Sotorasib Produces Encouraging Antitumor Activity in Heavily Pretreated KRAS G12C–Mutated Pancreatic Cancer


Sotorasib demonstrated clinically meaningful activity and acceptable tolerability in heavily pretreated patients with KRAS G12C–mutated advanced pancreatic cancer, according to date from the single-arm, phase 1/2 CodeBreak 100 trial.

John H. Strickler, MD

John H. Strickler, MD

Sotorasib (Lumakras) demonstrated clinically meaningful activity and acceptable tolerability in heavily pretreated patients with KRAS G12C–mutated advanced pancreatic cancer, according to date from the single-arm, phase 1/2 CodeBreak 100 trial (NCT03600883) presented during the 2022 ASCO Annual Meeting.1

Combined phase 1/2 date showed that the agent elicited a confirmed objective response rate (ORR) of 21.1% (95% CI, 9.55%-37.32%) in this population, with a median duration of response (DOR) of 5.7 months (95% CI, 1.6–not estimable). The disease control rate was 84.2% (95% CI, 68.75%-93.98%).

Moreover, at a median follow-up of 16.8 months (range, 0.6-16.8), the median progression-free survival (PFS) was 4.0 months (95% CI, 2.8-5.6) with sotorasib, and the median overall survival (OS) was 6.9 months (95% CI, 5.0-9.1).

“This is the largest dataset thus far evaluating the efficacy and safety of a KRAS G12C inhibitor in patients with pretreated KRAS G12C–mutated pancreatic cancer,” John H. Strickler, MD, lead study author and medical oncologist at Duke University, said in a presentation on the data.

In May 2021, the FDA approved sotorasib for the treatment of patients with non–small-cell lung cancer (NSCLC) whose tumors harbor a KRAS G12C mutation who have received at least 1 prior systemic therapy based on data from CodeBreak 100.2 “Approximately 90% of pancreatic adenocarcinoma tumors harbor a KRAS mutation, with G12C accounting for 1 to 2% of these mutations,” Strickler noted. No approved targeted therapies currently exist for this subgroup of patients.

The global, open-label CodeBreak100 trial is examining the safety and efficacy of sotorasib in patients with KRAS G12C-mutated solid tumors. The pancreatic cancer cohort consisted of 38 patients with locally advanced or metastatic disease who received at least 1 prior systemic therapy or who were intolerant or ineligible for available therapies known to provide clinical benefit.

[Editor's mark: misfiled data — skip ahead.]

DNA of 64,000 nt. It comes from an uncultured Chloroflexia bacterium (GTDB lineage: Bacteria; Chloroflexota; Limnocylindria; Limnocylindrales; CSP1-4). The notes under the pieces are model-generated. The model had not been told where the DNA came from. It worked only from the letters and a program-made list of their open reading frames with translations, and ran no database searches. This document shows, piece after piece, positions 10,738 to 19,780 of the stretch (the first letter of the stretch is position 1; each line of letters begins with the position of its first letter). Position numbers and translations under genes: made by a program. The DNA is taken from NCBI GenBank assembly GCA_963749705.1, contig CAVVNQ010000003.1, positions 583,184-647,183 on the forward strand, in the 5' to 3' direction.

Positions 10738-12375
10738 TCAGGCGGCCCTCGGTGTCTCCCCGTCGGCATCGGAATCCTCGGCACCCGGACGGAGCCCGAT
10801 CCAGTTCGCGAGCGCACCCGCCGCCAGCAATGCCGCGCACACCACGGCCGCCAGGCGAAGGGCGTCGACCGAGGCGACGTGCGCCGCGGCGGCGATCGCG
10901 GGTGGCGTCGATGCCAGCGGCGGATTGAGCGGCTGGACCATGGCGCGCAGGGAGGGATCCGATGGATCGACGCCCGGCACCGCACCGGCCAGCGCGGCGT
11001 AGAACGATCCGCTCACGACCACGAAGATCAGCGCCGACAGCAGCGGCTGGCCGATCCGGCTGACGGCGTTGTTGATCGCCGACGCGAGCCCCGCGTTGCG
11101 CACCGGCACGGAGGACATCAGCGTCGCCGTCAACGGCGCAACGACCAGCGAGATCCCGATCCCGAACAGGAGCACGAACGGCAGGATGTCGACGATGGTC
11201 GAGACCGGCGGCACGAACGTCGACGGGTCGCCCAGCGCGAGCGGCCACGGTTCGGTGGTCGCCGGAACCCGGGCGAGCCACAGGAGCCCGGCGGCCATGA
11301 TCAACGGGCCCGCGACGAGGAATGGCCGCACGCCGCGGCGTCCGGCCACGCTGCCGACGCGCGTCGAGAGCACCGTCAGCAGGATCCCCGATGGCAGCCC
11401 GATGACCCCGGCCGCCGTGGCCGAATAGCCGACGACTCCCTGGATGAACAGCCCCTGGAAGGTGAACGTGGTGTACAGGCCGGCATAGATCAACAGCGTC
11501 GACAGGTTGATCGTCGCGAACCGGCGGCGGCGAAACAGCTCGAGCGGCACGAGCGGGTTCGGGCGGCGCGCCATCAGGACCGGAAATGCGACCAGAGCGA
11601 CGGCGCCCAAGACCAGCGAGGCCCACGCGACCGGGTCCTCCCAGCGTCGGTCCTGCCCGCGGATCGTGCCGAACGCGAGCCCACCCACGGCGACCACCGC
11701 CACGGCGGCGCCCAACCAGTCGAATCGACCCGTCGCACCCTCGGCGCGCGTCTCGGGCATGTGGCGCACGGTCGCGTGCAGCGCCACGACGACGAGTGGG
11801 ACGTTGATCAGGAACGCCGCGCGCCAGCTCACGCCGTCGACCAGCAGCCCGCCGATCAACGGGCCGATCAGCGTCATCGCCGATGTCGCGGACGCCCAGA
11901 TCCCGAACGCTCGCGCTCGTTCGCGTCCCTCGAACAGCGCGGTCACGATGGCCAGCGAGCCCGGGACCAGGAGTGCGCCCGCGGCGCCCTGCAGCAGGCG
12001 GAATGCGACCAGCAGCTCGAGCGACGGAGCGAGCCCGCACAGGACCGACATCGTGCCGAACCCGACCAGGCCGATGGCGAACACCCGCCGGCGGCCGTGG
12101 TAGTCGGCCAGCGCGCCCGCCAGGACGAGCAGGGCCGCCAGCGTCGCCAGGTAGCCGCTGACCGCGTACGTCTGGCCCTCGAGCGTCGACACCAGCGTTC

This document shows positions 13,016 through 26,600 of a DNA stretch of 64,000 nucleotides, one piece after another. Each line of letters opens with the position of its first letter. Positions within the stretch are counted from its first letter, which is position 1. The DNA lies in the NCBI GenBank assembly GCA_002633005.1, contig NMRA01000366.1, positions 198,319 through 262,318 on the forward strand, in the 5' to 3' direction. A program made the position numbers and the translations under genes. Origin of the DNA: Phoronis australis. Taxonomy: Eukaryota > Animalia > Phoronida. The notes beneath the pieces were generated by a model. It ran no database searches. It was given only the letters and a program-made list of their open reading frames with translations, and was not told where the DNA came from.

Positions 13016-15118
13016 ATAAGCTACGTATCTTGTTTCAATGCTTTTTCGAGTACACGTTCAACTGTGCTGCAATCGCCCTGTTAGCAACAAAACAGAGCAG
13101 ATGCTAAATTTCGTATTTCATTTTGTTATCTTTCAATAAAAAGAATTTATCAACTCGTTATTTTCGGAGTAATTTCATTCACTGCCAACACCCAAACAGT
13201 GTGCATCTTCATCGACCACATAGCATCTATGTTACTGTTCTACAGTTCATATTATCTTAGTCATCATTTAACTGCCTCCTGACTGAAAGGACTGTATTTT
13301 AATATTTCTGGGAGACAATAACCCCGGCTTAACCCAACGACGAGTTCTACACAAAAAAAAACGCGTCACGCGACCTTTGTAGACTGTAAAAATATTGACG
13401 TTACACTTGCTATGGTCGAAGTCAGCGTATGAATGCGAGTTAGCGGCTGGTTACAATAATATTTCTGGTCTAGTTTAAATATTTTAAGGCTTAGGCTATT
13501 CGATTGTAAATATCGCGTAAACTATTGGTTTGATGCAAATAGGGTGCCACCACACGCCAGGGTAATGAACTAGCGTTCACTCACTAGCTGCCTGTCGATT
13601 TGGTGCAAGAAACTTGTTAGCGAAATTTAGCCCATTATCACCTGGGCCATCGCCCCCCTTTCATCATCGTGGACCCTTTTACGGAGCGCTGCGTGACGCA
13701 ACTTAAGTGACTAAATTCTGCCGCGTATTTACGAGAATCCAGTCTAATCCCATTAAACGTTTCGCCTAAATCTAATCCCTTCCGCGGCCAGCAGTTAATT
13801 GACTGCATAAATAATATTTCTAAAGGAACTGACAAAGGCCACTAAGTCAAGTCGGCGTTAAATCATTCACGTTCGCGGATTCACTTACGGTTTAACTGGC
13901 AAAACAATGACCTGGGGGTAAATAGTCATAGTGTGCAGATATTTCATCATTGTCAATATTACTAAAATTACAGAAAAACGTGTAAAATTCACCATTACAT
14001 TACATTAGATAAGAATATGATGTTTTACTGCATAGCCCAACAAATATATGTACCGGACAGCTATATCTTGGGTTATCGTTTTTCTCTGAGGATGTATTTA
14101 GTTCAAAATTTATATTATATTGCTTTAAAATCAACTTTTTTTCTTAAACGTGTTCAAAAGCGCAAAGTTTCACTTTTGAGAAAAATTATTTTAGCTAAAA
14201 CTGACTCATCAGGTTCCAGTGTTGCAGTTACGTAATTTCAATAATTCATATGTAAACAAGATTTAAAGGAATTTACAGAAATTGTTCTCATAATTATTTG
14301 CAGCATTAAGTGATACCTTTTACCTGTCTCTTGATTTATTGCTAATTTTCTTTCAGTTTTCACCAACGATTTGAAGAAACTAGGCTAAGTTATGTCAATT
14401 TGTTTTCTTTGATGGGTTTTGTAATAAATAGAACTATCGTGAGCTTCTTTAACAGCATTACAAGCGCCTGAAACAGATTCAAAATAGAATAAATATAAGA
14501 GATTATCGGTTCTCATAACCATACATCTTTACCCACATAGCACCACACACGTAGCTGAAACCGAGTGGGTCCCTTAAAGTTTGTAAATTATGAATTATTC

All 38 patients in the combined phase 1/2 population with pancreatic cancer received oral sotorasib at a once-daily dose of 960 mg.

The primary end point in the 12 patients enrolled to the phase 1 dose-escalation and -expansion portion of the research was safety and tolerability. Key secondary end points included pharmacokinetics, ORR, DOR, DCR, PFS, and duration of stable disease.

In the phase 2 portion, an additional 26 patients were assessed for the primary end point of ORR by blinded independent review committee and RECIST v1.1 criteria. Here, secondary end points were DOR, DCR, PFS, OS, time to response, and safety.

The median patient age was 65.5 years (range, 45-81), 76.3% were male, 57.9% had an ECOG performance status of 1, and 97.4% had adenocarcinoma. Notably, all patients had stage IV disease at the time of enrollment, and the majority (79%) had received 2 or more prior lines of therapy.

A waterfall plot of tumor responses showed that 30 of 38 patients experienced a decrease in the sum of diameters of RESIST lesions compared with baseline. Eight (21%) confirmed partial responses were reported. “Two patients had ongoing responses at the time of data cutoff,” Strickler added.

The median duration of sotorasib treatment was 4.1 months, with the longest treatment duration being 11 months.

Any-grade treatment-related adverse effects (TRAEs) were observed in 42.1% of the 38 patients, with most (31.6%) being grade 2 or higher in severity. Overall, 13.2% of AEs led to a reduction in or interruption of sotorasib and 7.9% of patients experienced serious AEs. No TRAEs were fatal or led to treatment discontinuation.

Grade 3 TRAEs included diarrhea (5.3%), fatigue (5.3%), and abdominal pain, alanine aminotransferase increase, aspartate aminotransferase increase, pleural effusion, and pulmonary embolism (2.6% each).

In CodeBreak 100, “the ORR in patients with pancreatic cancer was greater than that observed with colorectal cancer [CRC; 10%]3 but lower than that observed in NSCLC [41%].4 The PFS was similar between pancreatic cancer and CRC, but lower than the 6.3 months observed in NSCLC,” Strickler said. “The DCR was high and similar across all 3 of these leading tumor types.”

Based on these results, several ongoing studies are exploring sotorasib in patients with KRAS G12C–mutated pancreatic cancer.

“CodeBreak 100 has been amended to include a phase 2 expansion cohort that will enroll 25 additional patients with metastatic cancer,” Stricker concluded.

Sotorasib is also under exploration in combination with panitumumab (Vectibix) and in combination with chemotherapy in patients with KRAS G12C–mutated advanced pancreatic cancer.


  1. Strickler JH, Satake H, Hollebecque A, et al. First data for sotorasib in patients with pancreatic cancer with KRAS p.G12C mutation: a phase I/II study evaluating efficacy and safety. J Clin Oncol. 2022;40(suppl 17):360490. doi:10.1200/JCO.2022.40.36_suppl.360490
  2. FDA approves first targeted therapy for lung cancer mutation previously considered resistant to drug therapy. News release. FDA. May 28, 2021. Accessed June 10, 2022.
  3. Fakih MG, Kopetz S, Kuboki Y, et al. Sotorasib for previously treated colorectal cancers with KRASG12C mutation (CodeBreaK100): a prespecified analysis of a single-arm, phase 2 trial. Lancet Oncol. 2022;23(1):115-124. doi:10.1016/S1470-2045(21)00605-7
  4. Skoulidis F, Li BT, Dy GK, et al. Sotorasib for lung cancers with KRAS p.G12C mutation. N Engl J Med. 2021;384(25):2371-2381. doi:10.1056/NEJMoa2103695
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